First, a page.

Quinoa (KEEN-wah) | by Andrea Juarez

Posted on Fri, Nov 9, 2012

Quinoa is a grain dating back more than 5,000 years to the Incas of South America. Today, quinoa is considered one of the best whole grains on the market and is touted as a “superfood.”

The grain is high in protein (8 grams per 1 cup), high in fiber (5 grams per 1 cup), and a good source of iron, zinc, vitamin E, and selenium. Quinoa is also one of the few grains qualifying as a complete protein – it contains all essential amino acids, including lysine.

It’s an excellent substitute for rice and it’s a friendly grain for those eating gluten-free.

Quinoa sustained millions of Altiplano Incas in Peru and Bolivia. It was an ideal food crop because it was high in protein and grew well in the cold, high altitude region of the South America Andes.

The Incas referred to quinoa as the “Mother Grain” and used it in ceremonial practices, as well as daily in porridges and soups. However, in the 1500s, nearly all quinoa crops were destroyed. The Spanish conquest of the Incan Empire included a ban on its cultivation because it was used in non-Christian rituals. Fortunately, the grain grew wild and remote villagers continued to cultivate it.

Over the last hundred years, quinoa production has slowly re-emerged. Demand for it has spread worldwide and it is now cultivated in the United States.

Today, quinoa can be found in most supermarkets, Hispanic and natural food stores. Quinoa comes in a variety of colors such as white, yellow, gray, red and black. In the United States, white and red quinoa are most readily available.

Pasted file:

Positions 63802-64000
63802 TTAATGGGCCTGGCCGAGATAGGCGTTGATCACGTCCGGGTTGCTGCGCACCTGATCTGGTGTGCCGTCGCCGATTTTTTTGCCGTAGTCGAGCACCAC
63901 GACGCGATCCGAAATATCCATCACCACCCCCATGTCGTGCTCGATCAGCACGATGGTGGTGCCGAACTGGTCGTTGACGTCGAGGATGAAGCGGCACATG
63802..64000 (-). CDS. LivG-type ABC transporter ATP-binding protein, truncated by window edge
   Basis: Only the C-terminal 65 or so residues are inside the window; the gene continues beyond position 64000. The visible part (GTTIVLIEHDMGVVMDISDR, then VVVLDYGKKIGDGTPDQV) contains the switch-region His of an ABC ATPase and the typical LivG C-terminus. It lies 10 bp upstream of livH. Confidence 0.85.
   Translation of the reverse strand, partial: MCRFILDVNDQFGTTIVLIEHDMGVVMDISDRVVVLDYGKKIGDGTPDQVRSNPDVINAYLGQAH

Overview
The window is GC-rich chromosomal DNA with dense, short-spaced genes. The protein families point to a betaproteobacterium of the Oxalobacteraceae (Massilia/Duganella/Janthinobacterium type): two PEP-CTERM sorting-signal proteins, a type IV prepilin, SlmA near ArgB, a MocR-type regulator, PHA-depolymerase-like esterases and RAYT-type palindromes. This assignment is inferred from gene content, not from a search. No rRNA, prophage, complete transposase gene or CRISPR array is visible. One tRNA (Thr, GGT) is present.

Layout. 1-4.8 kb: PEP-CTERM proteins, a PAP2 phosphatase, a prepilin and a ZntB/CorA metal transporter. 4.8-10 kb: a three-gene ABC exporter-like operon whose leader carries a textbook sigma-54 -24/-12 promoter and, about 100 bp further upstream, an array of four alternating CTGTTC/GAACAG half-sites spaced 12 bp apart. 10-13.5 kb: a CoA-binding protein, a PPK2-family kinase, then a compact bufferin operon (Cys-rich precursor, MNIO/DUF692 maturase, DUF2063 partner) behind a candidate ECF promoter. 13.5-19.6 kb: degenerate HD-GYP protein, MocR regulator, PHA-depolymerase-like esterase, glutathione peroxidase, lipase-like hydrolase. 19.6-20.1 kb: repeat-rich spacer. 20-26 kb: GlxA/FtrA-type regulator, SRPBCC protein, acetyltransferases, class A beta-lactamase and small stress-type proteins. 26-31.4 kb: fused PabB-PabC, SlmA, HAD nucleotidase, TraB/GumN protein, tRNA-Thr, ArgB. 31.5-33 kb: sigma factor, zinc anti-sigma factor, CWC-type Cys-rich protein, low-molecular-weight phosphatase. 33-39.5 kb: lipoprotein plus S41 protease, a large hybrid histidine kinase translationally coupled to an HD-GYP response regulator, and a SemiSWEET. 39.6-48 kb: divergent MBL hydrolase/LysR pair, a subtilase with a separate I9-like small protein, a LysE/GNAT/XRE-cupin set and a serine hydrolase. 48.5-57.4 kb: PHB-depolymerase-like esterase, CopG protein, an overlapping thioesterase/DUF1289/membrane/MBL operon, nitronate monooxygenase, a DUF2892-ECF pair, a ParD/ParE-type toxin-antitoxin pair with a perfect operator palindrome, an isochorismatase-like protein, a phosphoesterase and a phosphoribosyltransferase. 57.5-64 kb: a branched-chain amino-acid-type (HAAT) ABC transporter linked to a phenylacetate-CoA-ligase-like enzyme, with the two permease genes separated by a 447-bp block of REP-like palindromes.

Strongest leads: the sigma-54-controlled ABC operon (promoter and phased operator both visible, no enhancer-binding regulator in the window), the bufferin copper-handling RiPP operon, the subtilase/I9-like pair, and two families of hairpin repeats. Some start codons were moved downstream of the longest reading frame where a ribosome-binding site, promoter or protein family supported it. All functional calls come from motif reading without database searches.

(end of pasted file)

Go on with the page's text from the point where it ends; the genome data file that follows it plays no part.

Before cooking, always rinse quinoa well: submerge in water and rub the seeds between fingers to remove its slightly bitter coating; change water and repeat until water runs clear. Drain.

Cooked quinoa’s texture is between that of millet and couscous – tender with a slight crunchiness. Eat quinoa for breakfast or substitute it for rice and other whole grains in salads and soups.

Sun-dried Tomato Quinoa Tabouleh Salad

Serves 4


1 cup quinoa, rinsed

2 cups water

1/2 teaspoon salt


1/3 cup olive oil

1/4 cup fresh lemon juice

3/4 teaspoon allspice

1/2 teaspoon salt

1/4 teaspoon black pepper

2 cloves garlic, minced

8 – 10 sun-dried tomatoes, re-hydrated (if oil-packed, remove excess oil), finely chopped

1 cup fresh curly leaf parsley, finely chopped

1/2 cup red onion, finely diced

1. Rinse quinoa and drain. In a medium stock pot over high heat, bring quinoa, water and salt to boil; reduce to simmer until quinoa grains become fluffy with germs separated and water is absorbed (about 15 – 20 minutes). Drain off excess water and set aside to cool.

2. In a large bowl, combine olive oil, lemon juice, allspice, salt, pepper and garlic; whisk well. Add, cooled quinoa, chopped sun-dried tomatoes, parsley and onion. Mix well.

3. Serve room temperature or chilled.

Find recipes for Cardamom Quinoa Breakfast Porridge and Peruvian Chicken Quinoa Soup at ForkFingersChopsticks.com

Andrea Juarez is an award-winning writer and a hobbyist food anthropologist. In her blog Fork Fingers Chopsticks, she explores ingredients – one at a time – providing recipes and information about an ingredient’s cultural origins. copyright © 2010 ForkFingersChopsticks.com


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